Teaching and Learning Rounds in the hospital can be a challenging place to teach your team given all of the interruptions that tend to arise. If you do not get to a key teaching point on rounds, try e-mailing your team a relevant podcast instead of a long review article and make it a point to reference it on rounds the next day. From a learning perspective, if you have just seen a patient with hypertrophic cardiomyopathy, listen to a corresponding podcast on your way home from work it will likely be easier than mustering the energy to read the relevant textbook chapter after you get home.
While not a full replacement for reading, podcasts can be a convenient alternative method to keep up with the literature and review fundamental cardiology topics. Personally, I think of podcasts as a tool to help stave off that discouraging feeling of "always being behind" that can contribute to burnout. I hope this encourages you to give podcasts a chance, and to the skeptics: keep podcasts in mind next time you see a "JACC stack" on your coffee table that you somehow can never find time to read!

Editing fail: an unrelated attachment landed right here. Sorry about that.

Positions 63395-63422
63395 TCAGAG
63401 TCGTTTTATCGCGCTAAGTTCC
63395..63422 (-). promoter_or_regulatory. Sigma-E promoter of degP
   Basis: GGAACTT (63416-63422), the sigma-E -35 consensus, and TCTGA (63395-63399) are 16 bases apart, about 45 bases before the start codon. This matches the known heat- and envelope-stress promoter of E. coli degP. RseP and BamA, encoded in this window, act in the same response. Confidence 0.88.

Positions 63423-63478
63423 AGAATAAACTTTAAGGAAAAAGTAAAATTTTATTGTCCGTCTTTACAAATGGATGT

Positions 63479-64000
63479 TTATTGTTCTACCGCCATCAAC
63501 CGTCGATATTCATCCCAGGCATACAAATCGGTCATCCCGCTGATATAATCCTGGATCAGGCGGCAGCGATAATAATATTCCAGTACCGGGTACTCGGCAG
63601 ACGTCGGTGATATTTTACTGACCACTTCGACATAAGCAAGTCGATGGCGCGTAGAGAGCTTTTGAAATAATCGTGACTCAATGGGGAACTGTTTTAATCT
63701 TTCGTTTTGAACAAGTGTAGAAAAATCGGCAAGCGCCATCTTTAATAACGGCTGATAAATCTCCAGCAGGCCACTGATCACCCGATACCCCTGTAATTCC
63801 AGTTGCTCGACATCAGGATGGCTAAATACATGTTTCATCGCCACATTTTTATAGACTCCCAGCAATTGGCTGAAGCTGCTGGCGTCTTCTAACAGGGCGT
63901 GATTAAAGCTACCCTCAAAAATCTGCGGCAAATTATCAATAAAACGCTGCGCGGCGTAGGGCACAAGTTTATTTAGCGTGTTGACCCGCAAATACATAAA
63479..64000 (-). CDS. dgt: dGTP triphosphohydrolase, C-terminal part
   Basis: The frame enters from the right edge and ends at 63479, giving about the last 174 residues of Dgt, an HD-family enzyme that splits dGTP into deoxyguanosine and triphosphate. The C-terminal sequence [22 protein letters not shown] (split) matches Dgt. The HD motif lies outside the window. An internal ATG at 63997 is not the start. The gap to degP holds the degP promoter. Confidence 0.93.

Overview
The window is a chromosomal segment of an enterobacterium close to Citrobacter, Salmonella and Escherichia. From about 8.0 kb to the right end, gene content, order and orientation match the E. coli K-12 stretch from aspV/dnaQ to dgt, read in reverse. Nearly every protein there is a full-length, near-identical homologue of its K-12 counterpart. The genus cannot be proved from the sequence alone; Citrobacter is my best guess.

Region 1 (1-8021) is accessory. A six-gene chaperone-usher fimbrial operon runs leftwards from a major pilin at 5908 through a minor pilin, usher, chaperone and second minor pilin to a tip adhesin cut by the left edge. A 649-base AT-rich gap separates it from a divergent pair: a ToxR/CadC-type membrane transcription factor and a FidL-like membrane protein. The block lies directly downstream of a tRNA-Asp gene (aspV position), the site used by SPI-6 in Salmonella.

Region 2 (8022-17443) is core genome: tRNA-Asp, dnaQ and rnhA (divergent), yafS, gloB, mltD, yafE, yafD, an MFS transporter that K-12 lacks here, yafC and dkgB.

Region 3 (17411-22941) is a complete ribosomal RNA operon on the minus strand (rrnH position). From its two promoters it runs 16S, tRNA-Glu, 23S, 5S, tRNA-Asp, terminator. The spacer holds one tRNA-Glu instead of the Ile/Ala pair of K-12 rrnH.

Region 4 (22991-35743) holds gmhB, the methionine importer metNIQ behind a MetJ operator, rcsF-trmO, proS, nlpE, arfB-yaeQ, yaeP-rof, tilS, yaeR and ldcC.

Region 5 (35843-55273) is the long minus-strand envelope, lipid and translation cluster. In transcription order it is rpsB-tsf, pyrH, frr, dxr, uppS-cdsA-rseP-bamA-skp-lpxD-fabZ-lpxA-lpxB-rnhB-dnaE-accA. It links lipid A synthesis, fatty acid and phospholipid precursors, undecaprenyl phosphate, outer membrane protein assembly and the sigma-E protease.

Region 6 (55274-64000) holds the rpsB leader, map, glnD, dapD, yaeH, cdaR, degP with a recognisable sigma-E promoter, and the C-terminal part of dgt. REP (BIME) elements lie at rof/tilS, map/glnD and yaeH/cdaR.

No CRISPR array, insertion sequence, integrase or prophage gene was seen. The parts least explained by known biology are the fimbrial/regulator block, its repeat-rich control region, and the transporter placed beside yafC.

Suggested Podcast Links
- ACC Podcast Home
- Eagle's Eye View with Kim A. Eagle, MD, MACC
- Practice Made Perfect with Alison L. Bailey, MD, FACC
- Circulation on the Run with Carolyn Lam, MD, and W. Gregory Hundley, MD, FACC
- Cardionerds with Drs. Amit Goyal, Daniel Ambinder, Heather Kagan, and Carine Hamo
- AP Cardiology with Andrew Perry, MD
- PediHeart: Pediatric Cardiology Today with Robert H. Pass, MD
- Core IM with Shreya P. Trivedi, MD, and Martin Fried, MD
This article was authored by Amar Parikh, MD, cardiology Fellow in Training (FIT) at Vanderbilt University Medical Center in Nashville, TN.